The present invention can involve use of acoustic stimulation or acoustic dispensers, where acoustic energy, provided by a speaker or piezoelectric device, is used to great advantage in bead control. Such energy can help propel or tribocharge beads or particles prior to or during electrostatic manipulation. Tribocharging beads or particles, as known in the art, and described below, can be more efficient and less damaging to the beads or particles than corona or plasma charging, which typically requires high applied voltages of around 5 kV. Often, the sonically vibrating membrane or mesh used in such an acoustic bead dispenser can itself be used to tribocharge the particles, eliminating the need to charge the beads or particles prior to their entry into the acoustic dispenser. The use of acoustic dispensers allows polarity discrimination of beads or particles, where wrongly charged beads or particles are discouraged from being retained by the transporter chuck.

Some transporter chucks offer precision in being able to have one, and only one bead attracted, transported, and discharged for each transporter chuck, or for each well, pixel, or individual spatial element of the transporter chuck. In many cases, each pixel can be considered a tiny transporter chuck that is selectively and independently controlled, such as planar chucks having individually addressable x and y coordinates. Such transporter chucks can include individually addressable pixels for different (multiple) bead types.

Beads or particles manipulated by these transporter chucks (or manipulating chucks) are easily and controllably releasable, with wrongly charged beads or particles (objects or beads having a charge of the opposite polarity desired) not occupying bead retaining or collection zones on the transporter chuck. Such transporter chucks function well for a wide range of bead diameters, including beads or particles with general dimensions of 100 microns up to a few millimeters or more, and also including porous or hollow beads or particles that have high charge/mass ratios. Such transporter chucks also offer durability and re-usability, and ease-of-use, including having selectively or wholly transparent elements for movement and alignment of the chuck with intended targets or carriers.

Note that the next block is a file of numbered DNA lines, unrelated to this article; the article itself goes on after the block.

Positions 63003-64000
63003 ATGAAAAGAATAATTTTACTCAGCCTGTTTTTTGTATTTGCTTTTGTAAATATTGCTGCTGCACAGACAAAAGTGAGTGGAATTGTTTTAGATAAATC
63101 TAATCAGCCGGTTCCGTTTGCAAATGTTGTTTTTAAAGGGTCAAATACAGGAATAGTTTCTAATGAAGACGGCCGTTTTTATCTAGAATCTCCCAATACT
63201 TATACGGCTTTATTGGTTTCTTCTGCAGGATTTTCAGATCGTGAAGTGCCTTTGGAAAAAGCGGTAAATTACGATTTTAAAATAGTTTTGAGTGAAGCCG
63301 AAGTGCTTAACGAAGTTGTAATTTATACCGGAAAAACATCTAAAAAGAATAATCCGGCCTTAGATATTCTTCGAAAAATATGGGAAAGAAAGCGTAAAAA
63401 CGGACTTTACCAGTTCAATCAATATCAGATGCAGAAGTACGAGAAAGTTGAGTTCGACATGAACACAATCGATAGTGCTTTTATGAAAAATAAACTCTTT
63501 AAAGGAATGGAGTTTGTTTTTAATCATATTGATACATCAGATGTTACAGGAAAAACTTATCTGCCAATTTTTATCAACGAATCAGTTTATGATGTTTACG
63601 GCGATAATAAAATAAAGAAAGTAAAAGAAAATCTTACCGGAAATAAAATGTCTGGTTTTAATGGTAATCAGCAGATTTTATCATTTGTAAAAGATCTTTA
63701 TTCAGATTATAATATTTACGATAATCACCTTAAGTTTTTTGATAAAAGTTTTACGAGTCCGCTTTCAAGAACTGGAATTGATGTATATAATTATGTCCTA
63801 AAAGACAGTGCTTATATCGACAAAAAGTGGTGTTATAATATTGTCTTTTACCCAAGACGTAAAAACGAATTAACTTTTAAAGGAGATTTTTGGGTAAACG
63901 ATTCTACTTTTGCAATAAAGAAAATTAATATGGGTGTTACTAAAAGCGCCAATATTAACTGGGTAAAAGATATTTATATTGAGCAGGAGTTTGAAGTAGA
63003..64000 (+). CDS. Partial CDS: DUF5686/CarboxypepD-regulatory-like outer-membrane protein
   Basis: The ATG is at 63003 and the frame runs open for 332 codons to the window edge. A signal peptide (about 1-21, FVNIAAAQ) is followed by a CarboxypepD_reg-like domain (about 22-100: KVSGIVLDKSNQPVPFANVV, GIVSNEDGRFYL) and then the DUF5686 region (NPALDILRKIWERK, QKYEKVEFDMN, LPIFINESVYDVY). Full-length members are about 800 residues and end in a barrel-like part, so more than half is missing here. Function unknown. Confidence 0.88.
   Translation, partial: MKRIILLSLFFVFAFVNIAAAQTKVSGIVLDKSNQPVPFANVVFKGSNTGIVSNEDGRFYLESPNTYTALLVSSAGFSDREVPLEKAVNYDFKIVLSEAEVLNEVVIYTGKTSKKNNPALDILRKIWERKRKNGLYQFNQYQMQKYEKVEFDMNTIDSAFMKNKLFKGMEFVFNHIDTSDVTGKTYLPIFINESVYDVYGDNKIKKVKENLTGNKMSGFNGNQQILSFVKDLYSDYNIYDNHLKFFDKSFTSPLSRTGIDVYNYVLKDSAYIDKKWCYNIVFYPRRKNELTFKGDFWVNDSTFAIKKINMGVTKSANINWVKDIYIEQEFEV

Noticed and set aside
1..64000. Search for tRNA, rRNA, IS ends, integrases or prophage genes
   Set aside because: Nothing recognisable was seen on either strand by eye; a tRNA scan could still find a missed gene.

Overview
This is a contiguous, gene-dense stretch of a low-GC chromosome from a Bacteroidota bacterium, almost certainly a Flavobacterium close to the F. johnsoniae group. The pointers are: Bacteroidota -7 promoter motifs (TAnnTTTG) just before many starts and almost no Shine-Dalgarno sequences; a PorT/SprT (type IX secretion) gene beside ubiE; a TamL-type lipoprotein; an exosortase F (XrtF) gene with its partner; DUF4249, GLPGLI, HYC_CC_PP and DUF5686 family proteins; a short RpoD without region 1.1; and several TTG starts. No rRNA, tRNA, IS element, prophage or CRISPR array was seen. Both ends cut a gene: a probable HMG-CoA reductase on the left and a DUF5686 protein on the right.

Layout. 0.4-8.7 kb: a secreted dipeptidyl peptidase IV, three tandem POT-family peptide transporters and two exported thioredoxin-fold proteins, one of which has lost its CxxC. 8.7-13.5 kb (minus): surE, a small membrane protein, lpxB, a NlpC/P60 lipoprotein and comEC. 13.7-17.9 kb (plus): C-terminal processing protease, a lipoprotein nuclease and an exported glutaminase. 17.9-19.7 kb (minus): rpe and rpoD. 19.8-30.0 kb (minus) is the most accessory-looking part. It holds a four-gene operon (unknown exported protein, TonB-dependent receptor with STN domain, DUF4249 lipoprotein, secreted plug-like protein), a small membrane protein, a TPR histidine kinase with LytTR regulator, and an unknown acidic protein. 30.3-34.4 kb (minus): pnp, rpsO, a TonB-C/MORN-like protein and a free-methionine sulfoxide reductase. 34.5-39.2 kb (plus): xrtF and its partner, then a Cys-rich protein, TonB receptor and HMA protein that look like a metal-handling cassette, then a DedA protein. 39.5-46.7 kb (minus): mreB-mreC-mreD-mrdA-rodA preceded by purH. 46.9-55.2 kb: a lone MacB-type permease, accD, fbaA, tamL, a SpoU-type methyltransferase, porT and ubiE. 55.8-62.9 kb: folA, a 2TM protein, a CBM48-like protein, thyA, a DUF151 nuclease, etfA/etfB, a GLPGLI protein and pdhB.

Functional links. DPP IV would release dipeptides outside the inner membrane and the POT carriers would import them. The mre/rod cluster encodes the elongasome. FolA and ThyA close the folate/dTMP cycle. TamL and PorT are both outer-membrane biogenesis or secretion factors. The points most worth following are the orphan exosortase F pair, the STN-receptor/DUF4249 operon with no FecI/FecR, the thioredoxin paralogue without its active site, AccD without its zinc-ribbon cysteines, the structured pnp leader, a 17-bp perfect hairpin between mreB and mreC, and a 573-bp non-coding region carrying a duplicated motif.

Often, instead of depositing beads or particles singly, transporter chucks are used to attract and place powder, such as powder containing active ingredient, on a substrate, such an edible substrate for use in pharmaceutical dosage forms.

Electrodes used for attracting beads or particles can vary widely in construction and structure. Bead attracting electrodes, can, for example, be directly exposed, or covered by a dielectric (for example, to prevent ionic breakdown (sparking) in air and to make use of the properties of dielectrics to enhance bead charge holding capacity). To control the amount of charged beads or particles that can be attracted, an indirect method can also be used where a bead attraction electrode attracts beads or particles indirectly, using capacitive coupling to a pad or floating electrode. The instant invention can be applied to any number of transporter chuck designs, but for illustration purposes, a simple chuck is shown here to attract beads or particles directly by way of one or more directly biased (non-floating) electrodes.